The scope of this thesis is to understand the magnetic ordering in low dimensional systems, in particular, gadolinium (Gd)-based ultra-thin film which is a good approximation of a two-dimensional (2d) magnetic system and to explore the role of anisotropy in defining the easy axis in an array of metal, namely, cobalt (Co) nanowires (NWs). In this thesis we also study the controlled electro-deposition and the magneto-transport of multi-stacked magnetic/non-magnetic NWs, namely cobalt/copper (Co/Cu) embedded in poly-carbonate template. Experimental details regarding the deposition processes and characterization techniques is included as a part of the discussion. This thesis is structured as follows:
Magnetism in low dimensions: theoretical overview
When the dimensionality of a physical system is reduced, it is well known that the magnetic ordering tends to decrease as fluctuations become relatively important. Spin-lattice models predicts that an infinite one dimensional (1d) chain with short-range interactions spontaneously breaks up into segments with different orientation of magnetization, thereby prohibiting the long range ferromagnetic order at finite temperature. However, reduced coordination number in low dimension leads to enhancement in DOS near the Fermi level hence also the magnetic moment. As elucidated by the StonerWohlfarth criterion for itinerant ferromagnets (Jn0(EF ) > 1, J is the exchange constant), some metals which are not ferromagnetic in bulk may exhibit ferromagnetic behavior in low dimension. The substrate has a substantial role in such case of promotion to ferromagnet. The systems having nearest neighbour Heisenberg interaction where J is the exchange integral and are the spins at i-th and j-th site, respectively), on the other hand, can show a variety of magnetic ordering depending upon the spin dimensionality, n and the space dimensionality, d. Exactly solvable 1d and 2d Ising (n=1) models have the transition temperature (below which an ordered state exists), Tc = 0 and a finite Tc, respectively, implying that 1d Ising system lacks long-range order (LRO) whereas spontaneous magnetization is expected for 2d Ising system at any finite temperature. The absence of LRO in 1d Ising model can be understood easily by considering the ex- citation of a 1d chain with free ends: The excitation is nothing but the formation of a boundary (say, in-between i and i + 1-th site i.e. σi = 1 for i ≤ l, σi = −1 for i > l) between two different spinprojections which can occur in N − 1 ways. At any T ≠ 0, the change in free energy due to these excitations is 2J − kBTln(N − 1) which is less than zero for all T > 0 in the limit N → ∞. These excitations make the system disorder implying the expectation value of the magnetization to be zero. Therefore, there cannot be a phase transition to a ferromagnetic state in 1d Ising system with nearest-neighbor (or with any finite-range) interactions. If the Ising spins are placed on a 2d lattice, a phase transition to a magnetically ordered state below a non-zero critical temperature will result. This is because the energy cost and the entropy gain of making the boundary both scale with the perimeter size of the boundary. Energy and entropy therefore can have a fair fight with neither having an overwhelming advantage. Building on inequalities developed by Bogolubov and Hohenberg, the absence of LRO for isotropic, short-range interaction (more precisely, it must decrease more rapidly than 1/r3 ) in low-dimensions (d ≤ 2), is rigorously proved by Mermin and Wagner . So for 2d XY (n=2) and 2d isotropic Heisenberg model (n=3) system no spontaneous magnetization is expected at any finite temperature. However, 2d XY (n=2) system is special to exhibit a continuous phase transition (known as the Berezinskii-Kosterlitz-Thouless (BKT) transition [14–18]) at a finite Tc.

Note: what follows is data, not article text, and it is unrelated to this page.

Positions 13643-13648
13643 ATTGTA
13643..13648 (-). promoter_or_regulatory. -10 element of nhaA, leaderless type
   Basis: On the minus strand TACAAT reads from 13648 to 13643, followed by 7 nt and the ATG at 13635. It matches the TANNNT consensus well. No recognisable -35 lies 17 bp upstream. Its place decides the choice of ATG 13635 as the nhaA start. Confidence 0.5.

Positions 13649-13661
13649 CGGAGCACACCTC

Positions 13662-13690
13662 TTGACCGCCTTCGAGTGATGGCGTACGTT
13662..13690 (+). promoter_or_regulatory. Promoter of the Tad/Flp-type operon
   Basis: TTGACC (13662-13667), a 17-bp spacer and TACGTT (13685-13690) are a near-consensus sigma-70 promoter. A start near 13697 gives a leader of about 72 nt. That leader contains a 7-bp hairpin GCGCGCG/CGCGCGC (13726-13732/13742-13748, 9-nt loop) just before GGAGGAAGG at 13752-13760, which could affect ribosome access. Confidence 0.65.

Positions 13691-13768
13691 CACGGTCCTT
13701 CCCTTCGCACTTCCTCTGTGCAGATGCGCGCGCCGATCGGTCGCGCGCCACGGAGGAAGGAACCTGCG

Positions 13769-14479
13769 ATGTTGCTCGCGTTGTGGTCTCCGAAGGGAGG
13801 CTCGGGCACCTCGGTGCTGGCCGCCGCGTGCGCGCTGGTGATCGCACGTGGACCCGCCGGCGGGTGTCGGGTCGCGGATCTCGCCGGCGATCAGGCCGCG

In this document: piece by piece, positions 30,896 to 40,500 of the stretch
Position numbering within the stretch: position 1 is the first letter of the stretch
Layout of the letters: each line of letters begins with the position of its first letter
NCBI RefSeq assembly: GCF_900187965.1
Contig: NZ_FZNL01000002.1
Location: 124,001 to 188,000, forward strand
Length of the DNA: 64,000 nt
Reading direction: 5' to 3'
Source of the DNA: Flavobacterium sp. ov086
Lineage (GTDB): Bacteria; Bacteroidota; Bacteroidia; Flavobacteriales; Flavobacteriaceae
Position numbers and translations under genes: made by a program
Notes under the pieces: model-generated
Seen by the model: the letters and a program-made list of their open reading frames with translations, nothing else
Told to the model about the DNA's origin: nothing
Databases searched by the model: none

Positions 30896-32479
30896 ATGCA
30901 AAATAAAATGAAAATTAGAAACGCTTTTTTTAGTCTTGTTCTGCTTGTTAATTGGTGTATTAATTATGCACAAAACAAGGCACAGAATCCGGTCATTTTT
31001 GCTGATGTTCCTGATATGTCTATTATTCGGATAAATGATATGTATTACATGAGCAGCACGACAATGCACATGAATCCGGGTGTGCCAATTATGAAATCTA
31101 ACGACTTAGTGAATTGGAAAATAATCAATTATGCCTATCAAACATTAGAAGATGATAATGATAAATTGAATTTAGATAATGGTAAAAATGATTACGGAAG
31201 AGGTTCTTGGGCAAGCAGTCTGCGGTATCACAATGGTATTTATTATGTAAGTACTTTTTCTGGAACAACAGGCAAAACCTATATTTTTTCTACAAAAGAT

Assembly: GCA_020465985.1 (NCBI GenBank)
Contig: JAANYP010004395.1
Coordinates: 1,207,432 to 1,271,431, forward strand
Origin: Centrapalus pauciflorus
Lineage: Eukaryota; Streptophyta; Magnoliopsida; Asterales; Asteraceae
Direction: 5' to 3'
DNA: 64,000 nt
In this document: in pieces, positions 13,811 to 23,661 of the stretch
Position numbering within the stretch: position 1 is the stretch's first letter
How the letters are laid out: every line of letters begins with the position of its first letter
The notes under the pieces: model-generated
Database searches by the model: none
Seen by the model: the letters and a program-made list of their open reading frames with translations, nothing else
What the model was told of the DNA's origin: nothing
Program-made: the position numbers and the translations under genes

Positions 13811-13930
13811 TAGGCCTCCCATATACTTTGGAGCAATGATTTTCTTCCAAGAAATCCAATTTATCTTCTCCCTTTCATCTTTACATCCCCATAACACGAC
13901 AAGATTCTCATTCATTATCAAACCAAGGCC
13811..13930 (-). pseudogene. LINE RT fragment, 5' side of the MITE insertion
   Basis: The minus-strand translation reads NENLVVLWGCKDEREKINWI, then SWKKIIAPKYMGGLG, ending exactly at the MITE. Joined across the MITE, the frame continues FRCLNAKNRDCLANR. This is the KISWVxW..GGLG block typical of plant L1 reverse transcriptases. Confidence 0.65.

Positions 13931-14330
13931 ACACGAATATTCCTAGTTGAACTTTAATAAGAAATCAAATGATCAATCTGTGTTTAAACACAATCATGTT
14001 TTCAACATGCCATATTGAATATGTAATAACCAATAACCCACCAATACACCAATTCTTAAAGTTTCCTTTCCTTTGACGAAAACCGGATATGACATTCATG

A realistic theoretical description of thin-film systems must include the exchange interaction, the dipolar interaction, and the on-site magneto-crystalline anisotropy, since the appearance of LRO in quasi 2d systems requires the breaking of the symmetry by magnetic anisotropy. The detailed nature of the magnetic anisotropy is determined by a subtle combination of magnetocrystalline interactions, due to the structure of the crystal or presence of a surface and the dipolar interaction which is inherently anisotropy. The dipolar interaction interaction which is often ignored (as the magnitude of the dipolar interaction is very small in comparison with respect to the exchange interaction) in theoretical studies of magnetic systems, plays an essential role in stabilizing LRO in 2d systems, as well as in determining the nature and morphology of ordered state. In addition to the inherent anisotropy of dipolar interaction, its long-range character is also important in determining the magnetic properties of low-dimensional systems. When the dipolar interaction and the anisotropy effects are considered along with the exchange interaction, the LRO can be established in planar Heisenberg systems [19,20]. Moreover, the competition between exchange, dipolar and anisotropy terms may cause heterogeneous magnetic phases like strip domain, canted phase or spin-vortex etc. [19, 20].